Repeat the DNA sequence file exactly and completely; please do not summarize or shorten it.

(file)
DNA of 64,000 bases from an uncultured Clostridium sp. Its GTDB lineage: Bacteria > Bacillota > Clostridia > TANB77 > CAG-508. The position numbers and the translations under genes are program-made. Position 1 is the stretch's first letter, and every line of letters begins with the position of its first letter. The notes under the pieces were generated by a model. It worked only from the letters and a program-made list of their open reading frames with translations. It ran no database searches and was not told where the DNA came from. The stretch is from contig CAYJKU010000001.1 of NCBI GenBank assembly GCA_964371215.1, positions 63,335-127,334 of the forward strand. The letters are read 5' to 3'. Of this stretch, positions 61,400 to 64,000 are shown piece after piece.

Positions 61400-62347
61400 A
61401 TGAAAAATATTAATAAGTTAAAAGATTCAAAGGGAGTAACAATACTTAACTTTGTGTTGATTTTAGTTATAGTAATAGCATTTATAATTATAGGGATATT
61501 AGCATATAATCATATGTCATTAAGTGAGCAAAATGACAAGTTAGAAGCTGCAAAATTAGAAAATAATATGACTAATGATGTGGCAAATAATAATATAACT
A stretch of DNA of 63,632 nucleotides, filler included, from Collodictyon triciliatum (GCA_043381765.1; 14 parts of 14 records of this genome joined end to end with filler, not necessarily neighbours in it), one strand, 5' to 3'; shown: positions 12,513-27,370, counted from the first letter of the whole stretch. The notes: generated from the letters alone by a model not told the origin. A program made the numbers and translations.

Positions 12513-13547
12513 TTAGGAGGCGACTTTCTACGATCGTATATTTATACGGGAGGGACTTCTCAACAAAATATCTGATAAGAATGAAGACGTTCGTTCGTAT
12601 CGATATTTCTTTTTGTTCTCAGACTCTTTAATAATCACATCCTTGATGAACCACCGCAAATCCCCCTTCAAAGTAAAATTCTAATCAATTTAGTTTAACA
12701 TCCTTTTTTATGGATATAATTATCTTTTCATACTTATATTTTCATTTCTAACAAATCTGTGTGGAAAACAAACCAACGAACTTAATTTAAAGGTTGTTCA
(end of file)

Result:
DNA of 64,000 bases from an uncultured Clostridium sp. Its GTDB lineage: Bacteria > Bacillota > Clostridia > TANB77 > CAG-508. The position numbers and the translations under genes are program-made. Position 1 is the stretch's first letter, and every line of letters begins with the position of its first letter. The notes under the pieces were generated by a model. It worked only from the letters and a program-made list of their open reading frames with translations. It ran no database searches and was not told where the DNA came from. The stretch is from contig CAYJKU010000001.1 of NCBI GenBank assembly GCA_964371215.1, positions 63,335-127,334 of the forward strand. The letters are read 5' to 3'. Of this stretch, positions 61,400 to 64,000 are shown piece after piece.

Positions 61400-62347
61400 A
61401 TGAAAAATATTAATAAGTTAAAAGATTCAAAGGGAGTAACAATACTTAACTTTGTGTTGATTTTAGTTATAGTAATAGCATTTATAATTATAGGGATATT
61501 AGCATATAATCATATGTCATTAAGTGAGCAAAATGACAAGTTAGAAGCTGCAAAATTAGAAAATAATATGACTAATGATGTGGCAAATAATAATATAACT
A stretch of DNA of 63,632 nucleotides, filler included, from Collodictyon triciliatum (GCA_043381765.1; 14 parts of 14 records of this genome joined end to end with filler, not necessarily neighbours in it), one strand, 5' to 3'; shown: positions 12,513-27,370, counted from the first letter of the whole stretch. The notes: generated from the letters alone by a model not told the origin. A program made the numbers and translations.

Positions 12513-13547
12513 TTAGGAGGCGACTTTCTACGATCGTATATTTATACGGGAGGGACTTCTCAACAAAATATCTGATAAGAATGAAGACGTTCGTTCGTAT
12601 CGATATTTCTTTTTGTTCTCAGACTCTTTAATAATCACATCCTTGATGAACCACCGCAAATCCCCCTTCAAAGTAAAATTCTAATCAATTTAGTTTAACA
12701 TCCTTTTTTATGGATATAATTATCTTTTCATACTTATATTTTCATTTCTAACAAATCTGTGTGGAAAACAAACCAACGAACTTAATTTAAAGGTTGTTCA